Tool could speed end to Kansas coal plants

Utility companies in Kansas will soon have a new accounting tool that could speed the closure of coal-fired power plants — and save customers money.

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April 8, 2021 - 8:44 AM

WICHITA, Kansas — Utility companies in Kansas will soon have a new accounting tool that could speed the closure of coal-fired power plants — and save customers money.

The financial tool is known as securitization. It’s not a new idea, but it is complex. The Kansas Legislature passed a bill approving the use of the tool after more than two years of discussion.

It’s a way for a utility company to refinance what it owes on some of its large investments — think mostly coal plants — at a much lower interest rate.

Instead of paying off an old loan at a higher interest rate, a utility can clear the debt from building a plant off its books, replacing that cost with a lower-interest bond backed by bill-paying customers.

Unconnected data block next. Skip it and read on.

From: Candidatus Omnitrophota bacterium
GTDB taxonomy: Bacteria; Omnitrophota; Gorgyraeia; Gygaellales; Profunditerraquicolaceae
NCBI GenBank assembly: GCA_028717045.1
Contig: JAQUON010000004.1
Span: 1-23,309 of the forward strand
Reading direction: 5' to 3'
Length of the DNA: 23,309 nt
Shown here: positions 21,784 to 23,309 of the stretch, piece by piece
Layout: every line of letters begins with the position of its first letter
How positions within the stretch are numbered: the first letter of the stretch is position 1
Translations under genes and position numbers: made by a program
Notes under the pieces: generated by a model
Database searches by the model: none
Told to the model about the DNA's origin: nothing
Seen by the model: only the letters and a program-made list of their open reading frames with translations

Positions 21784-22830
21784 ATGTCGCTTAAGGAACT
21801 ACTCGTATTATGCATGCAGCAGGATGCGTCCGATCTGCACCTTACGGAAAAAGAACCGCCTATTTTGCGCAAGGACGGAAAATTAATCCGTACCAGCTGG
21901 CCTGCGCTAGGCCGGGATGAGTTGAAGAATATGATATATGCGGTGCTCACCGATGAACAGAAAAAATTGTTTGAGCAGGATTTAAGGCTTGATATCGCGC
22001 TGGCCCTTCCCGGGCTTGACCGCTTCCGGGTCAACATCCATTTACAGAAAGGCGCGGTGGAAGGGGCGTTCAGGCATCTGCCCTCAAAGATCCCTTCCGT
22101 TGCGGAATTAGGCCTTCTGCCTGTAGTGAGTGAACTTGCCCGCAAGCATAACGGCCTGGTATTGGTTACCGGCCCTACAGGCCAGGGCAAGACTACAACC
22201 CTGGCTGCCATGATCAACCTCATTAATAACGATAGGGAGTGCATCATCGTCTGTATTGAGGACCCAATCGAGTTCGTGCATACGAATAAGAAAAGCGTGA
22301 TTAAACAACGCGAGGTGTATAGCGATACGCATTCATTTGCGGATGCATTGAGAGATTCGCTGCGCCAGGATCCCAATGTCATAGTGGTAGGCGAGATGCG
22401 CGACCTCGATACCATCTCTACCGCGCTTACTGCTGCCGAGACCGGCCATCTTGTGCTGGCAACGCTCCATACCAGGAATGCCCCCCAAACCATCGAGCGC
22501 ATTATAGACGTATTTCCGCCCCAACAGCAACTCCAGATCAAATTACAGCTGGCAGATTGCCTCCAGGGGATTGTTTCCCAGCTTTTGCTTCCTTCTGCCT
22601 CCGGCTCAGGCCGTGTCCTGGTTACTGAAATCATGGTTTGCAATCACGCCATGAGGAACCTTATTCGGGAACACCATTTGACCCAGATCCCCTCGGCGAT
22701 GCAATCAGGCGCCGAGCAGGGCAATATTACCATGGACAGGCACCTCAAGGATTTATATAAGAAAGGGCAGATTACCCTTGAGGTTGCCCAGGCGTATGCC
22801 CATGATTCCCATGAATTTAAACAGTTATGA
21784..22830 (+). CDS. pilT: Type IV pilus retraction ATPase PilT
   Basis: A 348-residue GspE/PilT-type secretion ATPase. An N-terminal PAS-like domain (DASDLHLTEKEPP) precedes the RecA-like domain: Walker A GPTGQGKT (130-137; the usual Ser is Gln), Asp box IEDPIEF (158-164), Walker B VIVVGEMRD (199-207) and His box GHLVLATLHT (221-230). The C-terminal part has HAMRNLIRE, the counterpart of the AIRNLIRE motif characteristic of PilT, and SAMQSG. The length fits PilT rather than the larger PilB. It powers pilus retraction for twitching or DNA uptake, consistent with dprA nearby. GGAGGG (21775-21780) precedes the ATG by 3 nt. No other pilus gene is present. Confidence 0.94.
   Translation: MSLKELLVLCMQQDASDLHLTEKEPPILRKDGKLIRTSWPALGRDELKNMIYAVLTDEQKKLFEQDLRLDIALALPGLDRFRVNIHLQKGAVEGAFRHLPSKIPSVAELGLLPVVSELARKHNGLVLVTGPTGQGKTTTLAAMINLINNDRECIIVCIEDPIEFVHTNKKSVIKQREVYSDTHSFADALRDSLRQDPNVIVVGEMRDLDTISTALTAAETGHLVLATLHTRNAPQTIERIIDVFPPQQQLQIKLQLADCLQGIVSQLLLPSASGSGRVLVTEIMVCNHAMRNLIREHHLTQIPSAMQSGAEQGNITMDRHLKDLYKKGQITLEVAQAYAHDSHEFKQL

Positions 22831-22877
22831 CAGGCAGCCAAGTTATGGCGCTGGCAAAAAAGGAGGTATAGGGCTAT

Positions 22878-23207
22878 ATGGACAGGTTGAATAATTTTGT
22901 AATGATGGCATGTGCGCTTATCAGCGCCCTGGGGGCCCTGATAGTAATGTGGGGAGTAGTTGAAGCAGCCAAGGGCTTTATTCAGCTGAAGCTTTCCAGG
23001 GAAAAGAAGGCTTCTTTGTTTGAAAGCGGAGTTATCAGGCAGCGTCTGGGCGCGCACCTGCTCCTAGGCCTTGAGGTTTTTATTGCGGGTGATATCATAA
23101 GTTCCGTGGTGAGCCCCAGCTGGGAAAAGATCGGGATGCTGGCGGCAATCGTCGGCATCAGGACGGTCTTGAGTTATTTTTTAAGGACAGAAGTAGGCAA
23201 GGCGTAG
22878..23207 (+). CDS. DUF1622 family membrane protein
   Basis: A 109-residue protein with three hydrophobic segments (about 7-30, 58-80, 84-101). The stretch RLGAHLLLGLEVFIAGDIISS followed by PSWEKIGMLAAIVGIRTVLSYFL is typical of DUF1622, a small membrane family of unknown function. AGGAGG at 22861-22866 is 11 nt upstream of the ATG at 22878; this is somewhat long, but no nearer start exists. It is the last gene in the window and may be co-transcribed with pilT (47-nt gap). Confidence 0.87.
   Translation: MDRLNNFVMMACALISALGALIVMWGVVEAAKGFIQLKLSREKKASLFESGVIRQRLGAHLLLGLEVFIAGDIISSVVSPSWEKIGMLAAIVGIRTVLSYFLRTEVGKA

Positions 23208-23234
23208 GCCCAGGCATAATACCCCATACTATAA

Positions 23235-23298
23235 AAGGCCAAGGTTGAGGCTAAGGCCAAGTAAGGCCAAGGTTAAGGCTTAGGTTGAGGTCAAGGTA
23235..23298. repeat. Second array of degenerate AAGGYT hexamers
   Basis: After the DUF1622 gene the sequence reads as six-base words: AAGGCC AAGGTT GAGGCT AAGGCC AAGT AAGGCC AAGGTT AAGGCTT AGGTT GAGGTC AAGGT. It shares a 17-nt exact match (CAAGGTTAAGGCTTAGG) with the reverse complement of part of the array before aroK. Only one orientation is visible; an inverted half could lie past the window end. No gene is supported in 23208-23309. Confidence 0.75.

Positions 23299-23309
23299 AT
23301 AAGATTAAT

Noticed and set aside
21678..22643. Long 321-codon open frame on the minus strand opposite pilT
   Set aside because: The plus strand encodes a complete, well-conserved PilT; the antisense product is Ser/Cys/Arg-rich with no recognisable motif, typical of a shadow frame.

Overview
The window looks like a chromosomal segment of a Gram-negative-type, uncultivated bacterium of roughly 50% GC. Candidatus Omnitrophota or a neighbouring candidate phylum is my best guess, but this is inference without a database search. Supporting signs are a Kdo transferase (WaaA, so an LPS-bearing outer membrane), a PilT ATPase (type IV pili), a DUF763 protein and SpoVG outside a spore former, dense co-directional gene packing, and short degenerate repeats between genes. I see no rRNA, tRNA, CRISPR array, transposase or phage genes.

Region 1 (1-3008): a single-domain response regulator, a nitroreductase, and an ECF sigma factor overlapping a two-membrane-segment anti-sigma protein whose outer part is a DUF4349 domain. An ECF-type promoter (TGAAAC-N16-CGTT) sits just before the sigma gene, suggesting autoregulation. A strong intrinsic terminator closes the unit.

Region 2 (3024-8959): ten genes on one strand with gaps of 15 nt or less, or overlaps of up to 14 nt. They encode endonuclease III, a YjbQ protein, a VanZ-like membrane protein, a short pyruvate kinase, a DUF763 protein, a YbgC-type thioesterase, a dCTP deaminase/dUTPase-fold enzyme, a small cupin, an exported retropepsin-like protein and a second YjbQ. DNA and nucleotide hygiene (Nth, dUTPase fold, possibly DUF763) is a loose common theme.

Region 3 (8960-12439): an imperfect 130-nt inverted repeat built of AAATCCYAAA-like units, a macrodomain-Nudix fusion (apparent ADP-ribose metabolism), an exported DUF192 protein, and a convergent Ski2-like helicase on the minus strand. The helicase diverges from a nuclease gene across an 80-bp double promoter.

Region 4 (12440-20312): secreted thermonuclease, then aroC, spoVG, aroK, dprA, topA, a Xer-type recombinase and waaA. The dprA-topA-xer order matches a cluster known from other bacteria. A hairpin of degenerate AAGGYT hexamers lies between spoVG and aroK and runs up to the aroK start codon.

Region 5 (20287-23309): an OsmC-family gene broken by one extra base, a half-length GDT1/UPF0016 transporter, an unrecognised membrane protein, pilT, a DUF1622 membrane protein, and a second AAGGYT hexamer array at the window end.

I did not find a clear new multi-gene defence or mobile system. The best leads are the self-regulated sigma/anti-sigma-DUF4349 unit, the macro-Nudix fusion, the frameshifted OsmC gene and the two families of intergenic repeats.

And while the debt is paid off through the new bonds, the utility has new freedom to switch to cheaper sources of energy like wind, solar.

One key is how the sort of return utility shareholders are promised by state regulators. Without the refinancing, they’re promised about a 9% return on the money they invested in an old power plant. With the refinancing, the company no longer makes a return on the plant and customers only have to pay the interest from the bond — about 2%.

Closing a plant also eliminates operational and maintenance expenses. If replaced with renewable energy, a closure also eliminates fuel costs. A utility company doesn’t make money on that fuel, but does pass the expense on to customers.

Ashok Gupta, an energy economist with the Natural Resource Defense Council, said replacing coal with renewable energy is better for the environment, less expensive to operate and provides utilities with new investment opportunities.

“That’s what creates this win-win-win for utilities, their customers and the environment,” he said. 

State regulators won’t sign off on any plan unless utilities can show that the total costs of retiring and refinancing a plant and any new investments won’t increase customers’ bills.

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